Article

Honda North's Power Duo BDC And CRM Break The Status Quo

January 2007, Auto Dealer Today - WebXclusive

by John Carroll - Also by this author

Edward Naczi doesn’t think of himself as a car guy.

Ten years ago, he was wrapping up his job as senior vice president of sponsorship marketing for AT&T with the Atlanta Olympics when he took the golden parachute ride out of telecommunications. Then, there was a stint running his own marketing and consulting firm before he got bought out, and he devoted a couple years to perfecting his golf game.

It was just two years ago that he got his first taste of creating a Business Development Center (BDC) at a dealership, and he was hooked. A year ago, Naczi took over as e-commerce director of Honda North, a dealership just off the beaten track in Danvers, Mass.

He wasn’t brought in to maintain the status quo; he was brought in to surpass it.

“When I came in, they didn’t have a centralized CRM (customer relationship management system), a Business Development Center or a BDC manager,” said Naczi. There was one person who had been on the sales floor and was tapped to run the Internet sales side along with a half a position designated to cover the overflow work. 

Short on structure and light on effective marketing tools, they were handling about 35 to 40 sales a month, about 20 percent of the dealership’s business.

In quite a few dealerships, that kind of performance would have merited a pat on the back and little meddling from above. But like Naczi, the owners of Honda North aren’t car guys either.

“Here’s how I describe existing management,” said Naczi. “These are business people who happen to be in the auto industry, not car guys. They wanted to cut back on the expenses for the traditional ways to bring in traffic.” Devin Sullivan, general manager at Honda North, wanted to see just how far a really savvy business development group with cutting-edge e-commerce tools could take sales.

So they brought Naczi in to shake things up and offer up a brand new strategy to drive more sales while cutting the per unit cost of advertising. It was the sort of job that required a fresh outlook on the marketing world. Naczi must have seemed perfect.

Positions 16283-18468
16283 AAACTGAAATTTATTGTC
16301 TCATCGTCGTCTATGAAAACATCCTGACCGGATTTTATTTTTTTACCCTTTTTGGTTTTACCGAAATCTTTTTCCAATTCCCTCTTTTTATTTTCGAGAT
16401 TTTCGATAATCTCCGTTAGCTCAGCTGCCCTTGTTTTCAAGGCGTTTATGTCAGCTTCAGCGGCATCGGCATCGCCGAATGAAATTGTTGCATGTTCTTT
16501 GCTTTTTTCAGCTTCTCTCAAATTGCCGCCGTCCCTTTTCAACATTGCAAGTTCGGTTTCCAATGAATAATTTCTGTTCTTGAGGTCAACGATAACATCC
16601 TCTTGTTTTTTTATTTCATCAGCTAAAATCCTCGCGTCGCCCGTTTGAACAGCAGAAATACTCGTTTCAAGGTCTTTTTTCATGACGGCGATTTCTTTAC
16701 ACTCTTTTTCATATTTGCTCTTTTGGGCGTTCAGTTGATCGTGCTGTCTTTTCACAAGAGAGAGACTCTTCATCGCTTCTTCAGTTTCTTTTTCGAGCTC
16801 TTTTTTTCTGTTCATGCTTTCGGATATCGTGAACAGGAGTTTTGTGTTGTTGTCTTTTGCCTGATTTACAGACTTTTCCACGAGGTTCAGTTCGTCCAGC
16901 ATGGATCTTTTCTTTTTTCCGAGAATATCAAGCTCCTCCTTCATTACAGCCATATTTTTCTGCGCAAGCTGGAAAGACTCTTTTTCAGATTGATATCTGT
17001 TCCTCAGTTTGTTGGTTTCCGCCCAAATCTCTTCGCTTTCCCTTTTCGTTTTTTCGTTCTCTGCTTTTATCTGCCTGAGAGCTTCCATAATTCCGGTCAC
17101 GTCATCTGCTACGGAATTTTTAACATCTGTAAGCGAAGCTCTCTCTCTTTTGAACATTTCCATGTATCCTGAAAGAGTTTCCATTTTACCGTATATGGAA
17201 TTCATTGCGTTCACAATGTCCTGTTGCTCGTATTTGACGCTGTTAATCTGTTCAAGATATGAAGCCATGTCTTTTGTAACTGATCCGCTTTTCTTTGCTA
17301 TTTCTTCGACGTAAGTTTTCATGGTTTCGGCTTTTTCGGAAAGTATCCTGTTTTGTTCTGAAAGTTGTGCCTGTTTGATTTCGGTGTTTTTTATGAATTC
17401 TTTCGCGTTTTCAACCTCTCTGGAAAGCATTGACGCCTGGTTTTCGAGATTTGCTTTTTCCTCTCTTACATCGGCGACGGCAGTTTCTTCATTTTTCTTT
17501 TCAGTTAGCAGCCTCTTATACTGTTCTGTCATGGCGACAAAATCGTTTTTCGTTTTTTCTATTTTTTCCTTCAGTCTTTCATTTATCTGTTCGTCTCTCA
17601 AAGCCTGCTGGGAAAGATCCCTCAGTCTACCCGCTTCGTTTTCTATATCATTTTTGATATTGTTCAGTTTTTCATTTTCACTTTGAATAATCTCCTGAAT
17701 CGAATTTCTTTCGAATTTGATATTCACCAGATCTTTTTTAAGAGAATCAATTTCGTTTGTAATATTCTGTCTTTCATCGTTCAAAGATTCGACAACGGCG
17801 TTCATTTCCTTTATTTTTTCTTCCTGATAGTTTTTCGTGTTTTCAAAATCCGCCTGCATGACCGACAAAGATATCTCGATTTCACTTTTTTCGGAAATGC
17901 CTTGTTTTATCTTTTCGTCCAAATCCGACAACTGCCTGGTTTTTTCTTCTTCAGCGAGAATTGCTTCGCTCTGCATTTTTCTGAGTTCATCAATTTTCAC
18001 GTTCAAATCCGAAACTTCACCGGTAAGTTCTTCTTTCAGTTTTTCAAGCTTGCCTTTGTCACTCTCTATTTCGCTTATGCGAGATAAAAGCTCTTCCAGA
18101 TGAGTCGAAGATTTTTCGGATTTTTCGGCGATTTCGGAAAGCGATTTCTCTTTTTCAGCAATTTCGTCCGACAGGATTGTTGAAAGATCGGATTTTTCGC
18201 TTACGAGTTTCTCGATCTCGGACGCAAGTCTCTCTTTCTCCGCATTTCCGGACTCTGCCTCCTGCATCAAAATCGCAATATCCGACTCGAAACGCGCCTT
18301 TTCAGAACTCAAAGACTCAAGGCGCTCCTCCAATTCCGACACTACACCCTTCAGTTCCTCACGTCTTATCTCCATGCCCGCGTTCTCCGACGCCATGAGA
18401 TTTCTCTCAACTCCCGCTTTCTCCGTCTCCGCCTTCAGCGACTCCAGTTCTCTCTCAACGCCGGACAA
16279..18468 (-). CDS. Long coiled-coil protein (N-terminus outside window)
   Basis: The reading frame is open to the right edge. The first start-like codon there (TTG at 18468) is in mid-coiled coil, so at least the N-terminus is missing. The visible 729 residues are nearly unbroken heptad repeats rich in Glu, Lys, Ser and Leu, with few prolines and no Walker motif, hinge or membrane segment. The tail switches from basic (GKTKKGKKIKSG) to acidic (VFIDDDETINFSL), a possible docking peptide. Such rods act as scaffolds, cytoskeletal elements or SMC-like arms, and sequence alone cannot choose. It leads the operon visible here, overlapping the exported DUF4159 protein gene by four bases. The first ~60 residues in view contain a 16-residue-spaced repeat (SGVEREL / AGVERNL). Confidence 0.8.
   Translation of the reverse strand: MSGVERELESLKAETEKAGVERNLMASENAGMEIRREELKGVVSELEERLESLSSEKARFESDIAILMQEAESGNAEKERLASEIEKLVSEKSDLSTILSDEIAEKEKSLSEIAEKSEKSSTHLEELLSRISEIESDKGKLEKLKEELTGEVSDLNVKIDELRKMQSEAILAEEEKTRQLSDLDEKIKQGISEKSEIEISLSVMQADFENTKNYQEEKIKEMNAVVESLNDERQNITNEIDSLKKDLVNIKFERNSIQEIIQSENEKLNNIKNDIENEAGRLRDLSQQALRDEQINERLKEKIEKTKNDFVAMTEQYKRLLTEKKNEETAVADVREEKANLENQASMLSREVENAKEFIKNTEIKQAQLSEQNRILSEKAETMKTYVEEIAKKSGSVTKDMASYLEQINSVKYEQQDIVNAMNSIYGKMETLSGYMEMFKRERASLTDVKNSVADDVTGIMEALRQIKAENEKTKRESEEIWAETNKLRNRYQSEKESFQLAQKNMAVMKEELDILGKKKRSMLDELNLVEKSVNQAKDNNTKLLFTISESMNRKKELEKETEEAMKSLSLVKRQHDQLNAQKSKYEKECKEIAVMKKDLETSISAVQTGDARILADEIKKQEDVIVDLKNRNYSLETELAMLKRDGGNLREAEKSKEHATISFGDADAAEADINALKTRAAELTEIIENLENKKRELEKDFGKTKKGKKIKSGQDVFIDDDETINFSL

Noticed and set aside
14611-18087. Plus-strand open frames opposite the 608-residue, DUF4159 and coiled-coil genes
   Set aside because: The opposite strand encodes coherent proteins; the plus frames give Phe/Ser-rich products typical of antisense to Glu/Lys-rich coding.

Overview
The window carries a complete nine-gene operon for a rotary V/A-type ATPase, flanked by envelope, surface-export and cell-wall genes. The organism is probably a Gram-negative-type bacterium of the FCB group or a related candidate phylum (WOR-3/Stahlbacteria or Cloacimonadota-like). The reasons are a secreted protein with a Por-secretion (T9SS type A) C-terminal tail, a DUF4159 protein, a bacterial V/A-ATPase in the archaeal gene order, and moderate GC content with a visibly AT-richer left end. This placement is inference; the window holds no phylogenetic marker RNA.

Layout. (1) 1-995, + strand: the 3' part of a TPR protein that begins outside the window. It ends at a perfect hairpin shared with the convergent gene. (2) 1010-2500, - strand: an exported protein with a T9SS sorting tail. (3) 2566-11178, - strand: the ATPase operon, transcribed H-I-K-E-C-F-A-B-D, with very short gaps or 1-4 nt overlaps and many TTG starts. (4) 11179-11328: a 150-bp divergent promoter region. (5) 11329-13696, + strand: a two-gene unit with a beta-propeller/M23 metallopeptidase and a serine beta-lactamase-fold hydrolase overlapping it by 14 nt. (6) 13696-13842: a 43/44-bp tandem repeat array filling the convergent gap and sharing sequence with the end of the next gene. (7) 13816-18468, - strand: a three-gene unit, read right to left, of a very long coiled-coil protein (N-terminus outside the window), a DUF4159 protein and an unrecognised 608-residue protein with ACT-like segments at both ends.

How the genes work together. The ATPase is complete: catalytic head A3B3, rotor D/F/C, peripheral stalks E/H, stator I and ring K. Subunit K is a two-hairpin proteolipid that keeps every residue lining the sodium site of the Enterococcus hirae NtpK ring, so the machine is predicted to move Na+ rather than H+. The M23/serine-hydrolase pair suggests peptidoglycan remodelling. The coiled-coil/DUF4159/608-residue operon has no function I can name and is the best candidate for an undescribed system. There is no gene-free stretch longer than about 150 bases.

“The print ad is a dinosaur,” offered Naczi. “It’s extinct. We needed to do more interactive marketing.”

For all of its size, tradition and once-enormous marketing clout, AT&T was always a process-oriented place to work, said Naczi. Before he ever got a green light to go nationwide with a big sponsorship marketing effort, he had to prove that what he was advocating translated positively to the bottom line.

He’s taken the same disciplined, results-oriented approach to marketing cars.

“I just think that the basic thing is to develop a process, develop people, develop a buy-in and make it happen. It’s not rocket science, or I wouldn’t be here.”

To find Naczi, you drive north out of Boston on Route 1 to Danvers. But there are some tricky turns to make before you get to the lot. Naczi knew upfront that the right kind of BDC was critical for attracting buyers who otherwise would never get a glimpse of the operation.

“We don’t have one of the greatest locations,” he noted. “There’s no line of sight. We’re more of a destination location.”

That meant more work developing and qualifying leads and then getting them onto the lot.

“The first thing I did was tell the owners we needed a very strong CRM system – vibrant, intuitive, automated – that gave customers an experience like no other. We needed to get customers into a Web site to answer most of the questions online – a 360 degree virtual tour with directions to get there, a list with every make and model on the lot with full specs, where you could send in your service appointment online, with a coupon for a discount if they wanted it. It had to be something attractive that captured the attention of people.”

BZ Results provided the CRM system that Naczi wanted to use. But that was just the beginning.

“We set up all the procedures, policies and so on,” recalled Naczi. “It was always my thought that if they were going to give me the job, we needed to make a dedicated Business Development Center, with inbound and outbound calling processes, with the intent to inform and educate people. You couldn’t do this without a dedicated staff of true professionals, who understood computers and knew how to take inbound and make outbound calls.”

These days, every lead goes up on the BDC’s big board, with an update on each contact, the vehicle they’re interested in, what was shown and whether they ended up doing a deal. Every morning the crew goes over the board to review their progress and lay out their plan of action.

Since Naczi joined the staff, customers are now qualified before they come in, with a credit check and a sensible review of the numbers to see if they can afford the vehicle they’ve expressed an interest in – or need to have a different kind of “switch” car ready for them to look at.